I wrote the following piece as a second part of this weeks Morning Star column on Lycamobile- but didn't have enough space to fit it in, so I thought I would put it here:-
A bunch of the corporate executives hobnobbing with George Osborne Ed Balls and Ken Clarke at the Bilderberg Conference in a hotel near glamorous Watford this weekend (8th-9th June) come from firms involved in serious lawbreaking. Last December HSBC paid a $1.9 billion fine in the US to settle charges they had laundered $881 million of money from Mexican drug cartels – drug dealers were depositing so much money at HSBC’s Mexico branches that the criminals had special money boxes designed to fit through the space in HSBC cashiers windows. In America Massachusetts Senator Elizabeth Warren is outraged they got away with just a fine. She said “You know, if you’re caught with an ounce of cocaine, the chances are good you’re going to go to jail. If it happens repeatedly, you may go to jail for the rest of your life. But evidently, if you launder nearly a billion dollars for drug cartels and violate our international sanctions, your company pays a fine and you go home and sleep in your own bed at night, every single individual associated with this. I think that’s fundamentally wrong.”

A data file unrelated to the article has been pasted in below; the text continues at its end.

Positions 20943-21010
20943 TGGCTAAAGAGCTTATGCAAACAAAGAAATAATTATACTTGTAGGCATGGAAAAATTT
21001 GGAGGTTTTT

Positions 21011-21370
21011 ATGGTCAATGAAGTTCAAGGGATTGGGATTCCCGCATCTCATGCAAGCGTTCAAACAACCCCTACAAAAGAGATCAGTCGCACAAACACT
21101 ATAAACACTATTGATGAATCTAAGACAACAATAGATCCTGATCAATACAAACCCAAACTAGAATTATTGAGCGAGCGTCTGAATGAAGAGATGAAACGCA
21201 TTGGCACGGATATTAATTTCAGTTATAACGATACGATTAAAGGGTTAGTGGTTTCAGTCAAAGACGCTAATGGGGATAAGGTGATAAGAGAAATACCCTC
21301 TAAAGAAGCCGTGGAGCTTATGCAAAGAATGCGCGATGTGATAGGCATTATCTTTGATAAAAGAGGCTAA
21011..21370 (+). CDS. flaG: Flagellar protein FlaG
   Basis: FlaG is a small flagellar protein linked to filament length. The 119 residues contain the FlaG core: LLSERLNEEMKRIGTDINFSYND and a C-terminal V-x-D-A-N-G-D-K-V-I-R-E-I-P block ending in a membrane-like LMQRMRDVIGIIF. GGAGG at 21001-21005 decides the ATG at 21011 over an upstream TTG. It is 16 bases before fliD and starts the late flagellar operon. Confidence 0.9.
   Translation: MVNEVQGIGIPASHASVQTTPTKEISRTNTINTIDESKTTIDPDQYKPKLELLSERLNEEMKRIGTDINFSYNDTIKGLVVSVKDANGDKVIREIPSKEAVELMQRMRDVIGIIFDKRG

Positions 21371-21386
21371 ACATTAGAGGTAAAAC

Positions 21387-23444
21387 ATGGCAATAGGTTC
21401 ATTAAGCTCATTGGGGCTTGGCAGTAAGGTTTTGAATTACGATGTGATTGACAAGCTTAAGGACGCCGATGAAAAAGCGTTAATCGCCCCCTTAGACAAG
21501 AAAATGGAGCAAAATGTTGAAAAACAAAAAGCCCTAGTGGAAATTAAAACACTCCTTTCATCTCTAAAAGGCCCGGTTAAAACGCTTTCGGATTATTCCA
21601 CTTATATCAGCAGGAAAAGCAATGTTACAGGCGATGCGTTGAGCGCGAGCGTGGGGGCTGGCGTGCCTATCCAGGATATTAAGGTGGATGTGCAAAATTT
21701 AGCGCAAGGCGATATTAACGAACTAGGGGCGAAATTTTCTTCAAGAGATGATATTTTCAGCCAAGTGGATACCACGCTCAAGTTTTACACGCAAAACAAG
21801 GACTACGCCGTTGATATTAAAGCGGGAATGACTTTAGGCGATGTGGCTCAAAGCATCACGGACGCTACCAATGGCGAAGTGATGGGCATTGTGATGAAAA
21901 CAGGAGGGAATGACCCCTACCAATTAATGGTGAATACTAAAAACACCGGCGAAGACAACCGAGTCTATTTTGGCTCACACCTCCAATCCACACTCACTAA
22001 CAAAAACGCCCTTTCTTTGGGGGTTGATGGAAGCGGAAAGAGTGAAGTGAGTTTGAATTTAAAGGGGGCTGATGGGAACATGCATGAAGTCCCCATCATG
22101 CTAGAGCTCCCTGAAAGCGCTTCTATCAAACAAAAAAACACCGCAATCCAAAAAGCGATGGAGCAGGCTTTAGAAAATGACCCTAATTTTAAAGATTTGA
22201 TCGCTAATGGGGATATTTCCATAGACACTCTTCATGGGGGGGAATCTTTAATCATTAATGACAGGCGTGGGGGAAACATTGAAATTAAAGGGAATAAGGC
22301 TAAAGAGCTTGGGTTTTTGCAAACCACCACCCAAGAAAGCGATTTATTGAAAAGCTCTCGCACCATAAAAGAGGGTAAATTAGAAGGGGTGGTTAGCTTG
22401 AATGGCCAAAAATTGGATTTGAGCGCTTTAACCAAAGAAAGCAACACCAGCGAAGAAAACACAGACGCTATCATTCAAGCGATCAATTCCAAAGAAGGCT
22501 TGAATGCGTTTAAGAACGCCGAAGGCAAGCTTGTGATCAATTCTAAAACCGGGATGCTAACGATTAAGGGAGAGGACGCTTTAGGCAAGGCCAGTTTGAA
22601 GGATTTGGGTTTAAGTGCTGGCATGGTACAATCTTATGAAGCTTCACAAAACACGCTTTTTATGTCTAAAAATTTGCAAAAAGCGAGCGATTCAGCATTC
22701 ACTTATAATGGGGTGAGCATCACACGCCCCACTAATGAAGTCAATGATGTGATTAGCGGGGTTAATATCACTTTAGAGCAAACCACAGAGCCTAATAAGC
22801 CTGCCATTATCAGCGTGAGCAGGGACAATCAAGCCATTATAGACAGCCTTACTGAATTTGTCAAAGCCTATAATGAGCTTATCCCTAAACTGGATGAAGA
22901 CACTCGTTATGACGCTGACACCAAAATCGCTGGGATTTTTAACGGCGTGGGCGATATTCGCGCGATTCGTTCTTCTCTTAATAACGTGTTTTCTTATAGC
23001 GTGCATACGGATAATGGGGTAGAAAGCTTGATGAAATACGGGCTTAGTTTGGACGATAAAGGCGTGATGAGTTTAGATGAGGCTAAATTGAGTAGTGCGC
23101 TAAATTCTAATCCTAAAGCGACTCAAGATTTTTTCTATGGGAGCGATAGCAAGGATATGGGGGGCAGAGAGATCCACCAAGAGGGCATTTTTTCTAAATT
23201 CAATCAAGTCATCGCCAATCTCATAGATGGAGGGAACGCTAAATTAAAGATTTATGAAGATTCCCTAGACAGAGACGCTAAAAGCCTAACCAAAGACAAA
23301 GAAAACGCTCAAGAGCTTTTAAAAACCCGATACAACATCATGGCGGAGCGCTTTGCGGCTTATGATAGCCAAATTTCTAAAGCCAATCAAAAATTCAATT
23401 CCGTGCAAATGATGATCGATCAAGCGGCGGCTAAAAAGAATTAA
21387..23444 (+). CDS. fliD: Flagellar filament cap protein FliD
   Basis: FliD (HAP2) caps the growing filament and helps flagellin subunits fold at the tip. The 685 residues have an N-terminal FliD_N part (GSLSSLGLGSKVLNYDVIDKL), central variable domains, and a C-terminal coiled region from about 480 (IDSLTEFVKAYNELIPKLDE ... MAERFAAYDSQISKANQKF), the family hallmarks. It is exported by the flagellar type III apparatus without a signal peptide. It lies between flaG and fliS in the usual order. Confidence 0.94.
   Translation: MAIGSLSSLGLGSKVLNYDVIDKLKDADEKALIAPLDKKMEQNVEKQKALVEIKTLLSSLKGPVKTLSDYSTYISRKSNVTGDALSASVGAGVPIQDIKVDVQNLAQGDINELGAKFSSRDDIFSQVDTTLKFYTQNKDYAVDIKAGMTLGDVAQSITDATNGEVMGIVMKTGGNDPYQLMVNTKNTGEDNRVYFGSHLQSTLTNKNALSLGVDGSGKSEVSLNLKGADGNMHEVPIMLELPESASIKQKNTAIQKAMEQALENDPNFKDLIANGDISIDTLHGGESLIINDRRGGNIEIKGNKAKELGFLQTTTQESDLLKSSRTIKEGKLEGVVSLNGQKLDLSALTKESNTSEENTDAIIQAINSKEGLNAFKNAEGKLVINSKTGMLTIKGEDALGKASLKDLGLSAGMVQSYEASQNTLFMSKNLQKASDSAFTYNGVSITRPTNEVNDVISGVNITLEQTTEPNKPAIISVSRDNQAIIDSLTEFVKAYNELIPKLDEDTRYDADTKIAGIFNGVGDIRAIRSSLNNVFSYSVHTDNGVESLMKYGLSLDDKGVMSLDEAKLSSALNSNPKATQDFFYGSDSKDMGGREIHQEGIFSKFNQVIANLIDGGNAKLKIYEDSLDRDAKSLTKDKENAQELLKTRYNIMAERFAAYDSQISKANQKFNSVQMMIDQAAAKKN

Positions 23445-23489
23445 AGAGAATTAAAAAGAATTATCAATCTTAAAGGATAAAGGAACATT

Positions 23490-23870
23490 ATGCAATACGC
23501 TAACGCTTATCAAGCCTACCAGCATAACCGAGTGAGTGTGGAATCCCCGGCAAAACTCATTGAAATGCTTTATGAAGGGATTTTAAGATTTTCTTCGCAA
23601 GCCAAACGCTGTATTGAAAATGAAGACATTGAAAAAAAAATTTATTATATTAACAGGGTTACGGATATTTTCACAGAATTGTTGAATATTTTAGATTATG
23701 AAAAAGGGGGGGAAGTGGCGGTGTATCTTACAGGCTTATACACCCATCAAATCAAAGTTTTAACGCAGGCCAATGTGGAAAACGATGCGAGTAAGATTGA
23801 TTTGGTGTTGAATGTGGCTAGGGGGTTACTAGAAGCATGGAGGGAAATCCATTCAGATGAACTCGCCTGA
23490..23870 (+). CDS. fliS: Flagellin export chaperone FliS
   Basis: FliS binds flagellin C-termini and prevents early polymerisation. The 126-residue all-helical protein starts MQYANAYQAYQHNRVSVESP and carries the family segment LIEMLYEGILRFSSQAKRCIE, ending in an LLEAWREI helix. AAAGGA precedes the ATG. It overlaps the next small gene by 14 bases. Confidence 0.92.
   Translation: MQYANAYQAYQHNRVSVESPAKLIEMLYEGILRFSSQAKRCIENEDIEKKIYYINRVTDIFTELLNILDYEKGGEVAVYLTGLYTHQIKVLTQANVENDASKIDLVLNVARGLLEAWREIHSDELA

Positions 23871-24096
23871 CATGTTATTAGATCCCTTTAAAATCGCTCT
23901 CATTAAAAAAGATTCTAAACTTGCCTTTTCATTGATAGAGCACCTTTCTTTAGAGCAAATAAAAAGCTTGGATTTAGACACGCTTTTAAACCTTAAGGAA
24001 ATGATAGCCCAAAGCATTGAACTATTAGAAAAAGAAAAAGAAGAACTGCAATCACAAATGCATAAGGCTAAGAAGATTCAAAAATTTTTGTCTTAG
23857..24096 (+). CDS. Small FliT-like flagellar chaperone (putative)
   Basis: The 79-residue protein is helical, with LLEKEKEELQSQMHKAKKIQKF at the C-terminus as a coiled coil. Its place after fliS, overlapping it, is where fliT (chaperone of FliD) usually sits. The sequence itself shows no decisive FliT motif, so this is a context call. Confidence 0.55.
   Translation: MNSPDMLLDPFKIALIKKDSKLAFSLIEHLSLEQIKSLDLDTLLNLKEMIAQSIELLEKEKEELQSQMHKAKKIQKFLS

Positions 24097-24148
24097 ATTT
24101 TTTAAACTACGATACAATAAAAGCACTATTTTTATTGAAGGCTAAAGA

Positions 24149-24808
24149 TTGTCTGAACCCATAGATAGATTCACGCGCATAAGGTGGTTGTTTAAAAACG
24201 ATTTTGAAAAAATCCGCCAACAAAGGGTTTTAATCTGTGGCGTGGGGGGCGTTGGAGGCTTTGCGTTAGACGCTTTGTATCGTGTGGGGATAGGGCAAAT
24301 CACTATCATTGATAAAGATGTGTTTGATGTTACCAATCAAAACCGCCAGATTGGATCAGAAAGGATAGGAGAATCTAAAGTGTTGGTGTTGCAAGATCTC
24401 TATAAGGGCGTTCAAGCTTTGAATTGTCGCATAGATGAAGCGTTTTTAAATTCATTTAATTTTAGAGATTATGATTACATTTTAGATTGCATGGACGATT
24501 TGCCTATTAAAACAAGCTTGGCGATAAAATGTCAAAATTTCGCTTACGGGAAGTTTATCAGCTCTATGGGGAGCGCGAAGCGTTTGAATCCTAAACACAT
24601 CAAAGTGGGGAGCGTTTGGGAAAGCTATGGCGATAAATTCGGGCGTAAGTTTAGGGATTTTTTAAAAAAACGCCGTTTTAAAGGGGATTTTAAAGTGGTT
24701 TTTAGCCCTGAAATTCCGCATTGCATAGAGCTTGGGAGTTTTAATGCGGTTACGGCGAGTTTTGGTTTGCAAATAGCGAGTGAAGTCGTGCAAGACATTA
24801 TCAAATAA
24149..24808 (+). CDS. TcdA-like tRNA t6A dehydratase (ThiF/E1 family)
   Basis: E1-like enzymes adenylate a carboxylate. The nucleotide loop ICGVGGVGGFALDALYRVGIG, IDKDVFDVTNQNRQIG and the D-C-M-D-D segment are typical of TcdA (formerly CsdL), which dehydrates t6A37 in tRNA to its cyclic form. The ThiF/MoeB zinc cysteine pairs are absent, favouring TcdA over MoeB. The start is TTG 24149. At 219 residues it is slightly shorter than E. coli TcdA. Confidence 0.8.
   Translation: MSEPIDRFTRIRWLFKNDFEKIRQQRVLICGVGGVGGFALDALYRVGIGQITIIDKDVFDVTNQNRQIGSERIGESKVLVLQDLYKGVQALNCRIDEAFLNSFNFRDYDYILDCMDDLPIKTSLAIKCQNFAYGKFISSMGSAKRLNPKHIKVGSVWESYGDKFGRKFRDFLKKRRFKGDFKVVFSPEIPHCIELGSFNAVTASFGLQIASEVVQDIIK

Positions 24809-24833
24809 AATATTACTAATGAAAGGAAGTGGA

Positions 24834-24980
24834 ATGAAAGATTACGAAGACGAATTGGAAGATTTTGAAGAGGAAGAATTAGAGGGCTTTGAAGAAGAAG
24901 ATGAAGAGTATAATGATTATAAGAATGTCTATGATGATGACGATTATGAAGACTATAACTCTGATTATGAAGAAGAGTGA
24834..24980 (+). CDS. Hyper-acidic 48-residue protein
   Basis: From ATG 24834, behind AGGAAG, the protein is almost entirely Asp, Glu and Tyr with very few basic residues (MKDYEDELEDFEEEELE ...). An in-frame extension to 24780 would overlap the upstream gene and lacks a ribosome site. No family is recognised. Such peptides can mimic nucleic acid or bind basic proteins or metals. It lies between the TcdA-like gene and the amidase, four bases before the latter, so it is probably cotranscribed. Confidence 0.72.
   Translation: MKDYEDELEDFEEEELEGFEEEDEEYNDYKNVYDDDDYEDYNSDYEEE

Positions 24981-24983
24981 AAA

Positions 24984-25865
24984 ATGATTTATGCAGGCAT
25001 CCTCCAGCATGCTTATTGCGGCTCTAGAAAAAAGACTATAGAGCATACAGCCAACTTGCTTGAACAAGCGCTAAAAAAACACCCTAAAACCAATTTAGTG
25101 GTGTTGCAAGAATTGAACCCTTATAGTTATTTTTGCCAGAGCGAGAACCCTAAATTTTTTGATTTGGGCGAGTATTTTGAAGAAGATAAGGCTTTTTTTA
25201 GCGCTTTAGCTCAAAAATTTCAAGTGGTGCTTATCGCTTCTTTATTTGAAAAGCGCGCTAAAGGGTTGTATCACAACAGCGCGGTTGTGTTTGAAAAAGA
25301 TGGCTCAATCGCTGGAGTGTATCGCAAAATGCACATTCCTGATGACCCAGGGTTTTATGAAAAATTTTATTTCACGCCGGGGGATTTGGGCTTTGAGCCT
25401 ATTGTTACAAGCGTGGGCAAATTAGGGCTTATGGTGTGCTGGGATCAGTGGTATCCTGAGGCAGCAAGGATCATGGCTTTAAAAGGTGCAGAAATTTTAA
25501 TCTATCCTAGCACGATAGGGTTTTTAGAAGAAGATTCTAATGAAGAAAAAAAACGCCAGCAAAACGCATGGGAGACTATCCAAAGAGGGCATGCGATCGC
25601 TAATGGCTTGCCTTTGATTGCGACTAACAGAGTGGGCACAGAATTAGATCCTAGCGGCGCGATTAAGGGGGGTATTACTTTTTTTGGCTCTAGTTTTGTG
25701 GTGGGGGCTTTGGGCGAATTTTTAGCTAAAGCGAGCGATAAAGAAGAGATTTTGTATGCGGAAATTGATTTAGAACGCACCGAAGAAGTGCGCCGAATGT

HSBC Chairman Doug Flint, Deputy Chairman Simon Robertson and Chief Exec Simon Robertson are all at Bilderberg.
Arms firm BAe Systems have repeatedly been investigated for bribery. In 2010 they paid £257m in criminal fines to the US and £30m to the UK for bribery relating to Saudi, Hungary and Czech officials. Sherard Cowper-Coles, BAE systems “Business Development Director” for the Middle East will be at Bilderberg. Balls and Osborne probably know him already, as he had a long diplomatic career, including being Robin Cook’s PPS and Britain’s envoy to Afghanistan before he joined the arms firm. According to a Wikileaks US telegram, when Cowper-Coles was UK Ambassador to Saudi Arabia he had a “profound effect” on a Serious Fraud Office not to prosecute BAE Systems for bribery in 2007
Bribery is always an issue in the arms trade. Arms firm EADS had their German offices raided by Police last year looking for evidence of bribery in sales of Eurofighter jets to Austria. The Serious Fraud Office is investigating an EADS subsidiary over bribery in the Middle East. EADS boss Thomas Enders insists his firm did no wrong. He can tell that directly to Osborne and Balls as he too will be at the Bilderberg conference.